It's a pilgrimage of sorts...his wife has just left him, and he's taking a bus/train to Graceland with his son. And the journey has something to do with redemption, at least he hopes. The people travelling with him ("ghosts and empty sockets") also look like they need to be redeemed.

    So it's about turmoil, and how it leads us to flee and seek something to make it better. That's what it is to me.
    aduponton May 27, 2002   Link
  • +2
    General CommentOkay, let's clear up the whole Graceland issue...

    Maybe it was just a word he read in a newspaper, or an offhand decision of that nature. I'd like to believe that it wasn't, because that really cheapens the whole thing doesn't it?

    Elvis Presley is the embodiment of rock/popular music, so the persona's pilgrimage to Graceland mirrors Simon's musical journey to South Africa. Plus the whole idea of Graceland was a fantasy destination - a place that represented the flashy artifice of American culture in a particular period of history.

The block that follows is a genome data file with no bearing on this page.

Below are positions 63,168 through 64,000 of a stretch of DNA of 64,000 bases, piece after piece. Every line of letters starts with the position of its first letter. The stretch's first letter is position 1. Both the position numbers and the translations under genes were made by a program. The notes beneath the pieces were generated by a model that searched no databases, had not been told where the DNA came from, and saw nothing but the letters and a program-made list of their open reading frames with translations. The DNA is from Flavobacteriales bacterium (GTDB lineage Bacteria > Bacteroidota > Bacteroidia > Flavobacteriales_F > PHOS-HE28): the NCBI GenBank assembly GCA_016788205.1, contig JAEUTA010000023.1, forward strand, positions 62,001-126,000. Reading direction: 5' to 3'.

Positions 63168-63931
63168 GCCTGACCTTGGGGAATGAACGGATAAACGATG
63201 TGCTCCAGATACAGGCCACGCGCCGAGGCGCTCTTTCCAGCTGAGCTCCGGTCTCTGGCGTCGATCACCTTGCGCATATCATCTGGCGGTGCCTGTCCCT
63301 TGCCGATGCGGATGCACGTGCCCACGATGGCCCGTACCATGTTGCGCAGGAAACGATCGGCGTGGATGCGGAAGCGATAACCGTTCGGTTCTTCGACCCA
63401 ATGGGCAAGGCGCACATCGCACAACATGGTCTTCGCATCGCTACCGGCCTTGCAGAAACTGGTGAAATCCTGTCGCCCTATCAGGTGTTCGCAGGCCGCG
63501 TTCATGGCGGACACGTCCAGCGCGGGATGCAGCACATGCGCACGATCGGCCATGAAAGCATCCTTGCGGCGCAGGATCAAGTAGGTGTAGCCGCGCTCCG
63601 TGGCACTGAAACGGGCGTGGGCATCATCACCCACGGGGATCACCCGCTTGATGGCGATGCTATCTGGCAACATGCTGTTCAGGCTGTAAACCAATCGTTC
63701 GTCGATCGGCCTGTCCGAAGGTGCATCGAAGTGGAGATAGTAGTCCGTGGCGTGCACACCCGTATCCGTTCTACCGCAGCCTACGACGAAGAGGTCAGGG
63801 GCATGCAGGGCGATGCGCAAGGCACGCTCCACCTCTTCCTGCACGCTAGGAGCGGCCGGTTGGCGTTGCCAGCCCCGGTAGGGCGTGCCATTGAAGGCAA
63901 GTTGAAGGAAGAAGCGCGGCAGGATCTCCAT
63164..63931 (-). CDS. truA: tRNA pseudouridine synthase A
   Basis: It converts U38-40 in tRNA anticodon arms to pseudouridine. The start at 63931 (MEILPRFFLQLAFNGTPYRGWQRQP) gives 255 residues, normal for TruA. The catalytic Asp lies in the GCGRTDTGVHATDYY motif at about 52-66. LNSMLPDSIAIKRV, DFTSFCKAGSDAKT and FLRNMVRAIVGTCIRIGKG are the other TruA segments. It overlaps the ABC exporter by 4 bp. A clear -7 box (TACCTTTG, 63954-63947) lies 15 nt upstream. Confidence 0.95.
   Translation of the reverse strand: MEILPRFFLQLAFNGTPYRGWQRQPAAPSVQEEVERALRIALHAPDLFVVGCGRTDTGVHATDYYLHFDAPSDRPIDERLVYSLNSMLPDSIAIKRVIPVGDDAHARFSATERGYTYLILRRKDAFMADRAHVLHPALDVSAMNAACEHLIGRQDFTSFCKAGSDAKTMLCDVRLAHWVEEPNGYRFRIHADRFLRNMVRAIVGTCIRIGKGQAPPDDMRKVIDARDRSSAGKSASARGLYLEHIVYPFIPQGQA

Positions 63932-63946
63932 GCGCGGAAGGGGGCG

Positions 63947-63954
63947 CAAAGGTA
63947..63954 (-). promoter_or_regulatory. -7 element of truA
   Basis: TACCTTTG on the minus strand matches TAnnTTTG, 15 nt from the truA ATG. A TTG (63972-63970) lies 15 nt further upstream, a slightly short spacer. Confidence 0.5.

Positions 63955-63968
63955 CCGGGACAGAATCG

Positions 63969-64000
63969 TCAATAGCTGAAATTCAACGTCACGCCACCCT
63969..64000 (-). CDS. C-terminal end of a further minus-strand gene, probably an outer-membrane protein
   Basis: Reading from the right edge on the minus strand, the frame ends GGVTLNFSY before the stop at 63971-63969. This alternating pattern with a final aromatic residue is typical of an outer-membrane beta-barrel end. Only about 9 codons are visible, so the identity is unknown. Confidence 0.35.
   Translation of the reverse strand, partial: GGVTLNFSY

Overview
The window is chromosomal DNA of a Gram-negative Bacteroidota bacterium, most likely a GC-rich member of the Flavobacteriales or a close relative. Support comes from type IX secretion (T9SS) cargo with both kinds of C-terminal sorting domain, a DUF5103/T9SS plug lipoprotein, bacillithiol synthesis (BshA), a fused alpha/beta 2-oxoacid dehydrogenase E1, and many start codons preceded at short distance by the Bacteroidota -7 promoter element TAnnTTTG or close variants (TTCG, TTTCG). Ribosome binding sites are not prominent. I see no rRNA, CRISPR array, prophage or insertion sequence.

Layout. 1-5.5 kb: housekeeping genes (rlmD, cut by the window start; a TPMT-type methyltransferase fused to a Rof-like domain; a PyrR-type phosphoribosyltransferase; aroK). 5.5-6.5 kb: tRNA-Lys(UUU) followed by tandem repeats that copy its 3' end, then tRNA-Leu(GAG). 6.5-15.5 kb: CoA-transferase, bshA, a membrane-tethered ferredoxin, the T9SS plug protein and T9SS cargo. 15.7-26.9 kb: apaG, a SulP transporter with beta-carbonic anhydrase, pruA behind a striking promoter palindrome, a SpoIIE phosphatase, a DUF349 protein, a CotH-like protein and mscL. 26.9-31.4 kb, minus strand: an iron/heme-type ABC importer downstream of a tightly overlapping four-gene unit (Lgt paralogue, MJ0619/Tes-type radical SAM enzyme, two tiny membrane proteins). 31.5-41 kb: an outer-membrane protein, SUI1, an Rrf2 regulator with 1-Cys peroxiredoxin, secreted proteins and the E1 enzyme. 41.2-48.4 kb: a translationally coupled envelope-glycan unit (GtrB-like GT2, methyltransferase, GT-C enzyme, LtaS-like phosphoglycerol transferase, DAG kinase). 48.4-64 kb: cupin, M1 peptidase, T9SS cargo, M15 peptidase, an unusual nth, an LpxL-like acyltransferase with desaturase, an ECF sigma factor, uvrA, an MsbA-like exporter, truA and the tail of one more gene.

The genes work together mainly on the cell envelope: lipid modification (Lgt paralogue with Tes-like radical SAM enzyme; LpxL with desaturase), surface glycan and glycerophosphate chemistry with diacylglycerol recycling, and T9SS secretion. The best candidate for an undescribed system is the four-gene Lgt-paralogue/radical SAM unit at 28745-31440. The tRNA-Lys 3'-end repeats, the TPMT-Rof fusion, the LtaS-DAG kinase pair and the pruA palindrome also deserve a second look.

musical_snobon December 26, 2004   Link
  • +2
    General Commentmy favorite line is, "she comes back to tell me she is gone, as if i didn't know that, as if i didn't know my own bed, as if i never noticed, how she brushed her hair from her forehead." paul nails how if feels when you break up with someone. First and foremost, he is mad and makes fun of her, as most people make fun of their ex, But then the next line he softens his voice and basically says he still loves her. He nails the feeling of loving her and hating her at the same time.
    cybearon July 29, 2007   Link
  • +1